The EU is a leading humanitarian donor in Sudan. Since 2011 it has allocated almost €550 million in life-saving assistance to address various humanitarian needs in the country, largely destined for the Darfur states. The new funding will also support delivery of aid in South Kordofan and Blue Nile, areas that have been cut off from international assistance for years.

Borrell heads to Darfur

The EU top diplomat Josep Borrell will travel to Ethiopia on February 27 to attend the 10th meeting of the African Union – European Union. His visit will continue with bilateral discussions with Ethiopian authorities on Friday, 28 February. Further he will then travel to Sudan, on Saturday, 29 February and Sunday, 1st March.

On Friday, Feburary 27 Borrell will meet the Prime Minister of Ethiopia, Abiy Ahmed to reiterate the EU’s support to his political and economic reform agenda. He will also visit an EU-funded project that aims at Stemming Irregular Migration in Northern and Central Ethiopia (SINCE), as part of the EU’s concrete support in addressing economic and social challenges in the country.

On Saturday Borrell will travel to Sudan, where he is going to meet Prime Minister Abdalla Hamdok and the Chairman of the Sovereign Council Abdel Fattah Al-Burhan. There the EU dilomat will bring a message of support to the civilian transition. He will deliver a speech at the University of Khartoum, and meet with Foreign Ministers from member countries of the Intergovernmental Authority for Development (IGAD). On Sunday Borrell will visit a camp for Internally Displaced People (IDPs) in Darfur.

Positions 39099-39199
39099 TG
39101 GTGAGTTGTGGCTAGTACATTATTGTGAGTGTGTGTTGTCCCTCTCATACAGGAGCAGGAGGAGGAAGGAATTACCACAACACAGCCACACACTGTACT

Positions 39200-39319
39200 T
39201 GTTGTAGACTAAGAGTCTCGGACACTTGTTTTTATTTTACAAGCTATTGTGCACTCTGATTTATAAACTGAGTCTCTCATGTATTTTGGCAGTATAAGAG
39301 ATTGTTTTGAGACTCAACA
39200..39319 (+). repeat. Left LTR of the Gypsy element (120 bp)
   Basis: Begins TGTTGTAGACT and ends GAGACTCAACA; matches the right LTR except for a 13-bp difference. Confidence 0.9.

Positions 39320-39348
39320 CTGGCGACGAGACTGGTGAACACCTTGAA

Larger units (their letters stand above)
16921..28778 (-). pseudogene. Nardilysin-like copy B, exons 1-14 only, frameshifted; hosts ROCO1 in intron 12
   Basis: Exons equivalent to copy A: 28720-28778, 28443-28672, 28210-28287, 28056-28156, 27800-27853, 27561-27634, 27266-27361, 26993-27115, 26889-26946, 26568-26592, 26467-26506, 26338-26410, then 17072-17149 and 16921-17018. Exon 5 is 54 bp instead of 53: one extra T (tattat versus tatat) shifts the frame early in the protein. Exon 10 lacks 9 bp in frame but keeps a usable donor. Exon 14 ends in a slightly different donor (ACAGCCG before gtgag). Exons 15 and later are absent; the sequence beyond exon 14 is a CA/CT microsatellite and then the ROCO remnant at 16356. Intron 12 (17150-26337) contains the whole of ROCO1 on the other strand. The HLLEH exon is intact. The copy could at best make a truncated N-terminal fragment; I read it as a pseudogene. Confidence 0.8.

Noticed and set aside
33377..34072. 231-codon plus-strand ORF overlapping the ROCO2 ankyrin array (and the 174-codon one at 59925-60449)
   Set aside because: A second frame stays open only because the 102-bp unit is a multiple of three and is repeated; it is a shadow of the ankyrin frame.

Sudan lions project call for help

The pictures of the starving lions trapped in the Sudanese Al Qurashi Family Park Zoo have made headlines around the world. Weary, malnourished lions lied on the ground in a zoo enclosure in the Sudanese capital Khartoum, their bones protruding under their skin: the disturbing images from a private zoo park posted online have evoked worldwide sympathy and moves to save them.

The emaciated lions are just a few of the many animals that are slowly starving to death there. Just last week, one of the lions passed away after months of unberable suffering.

But there is finally hope for the starving animals of Al Qurashi park zoo.The team surrounding Dr Amir Khalil arrived in Khartoum on January 27 and immediately started its vital work for the animals.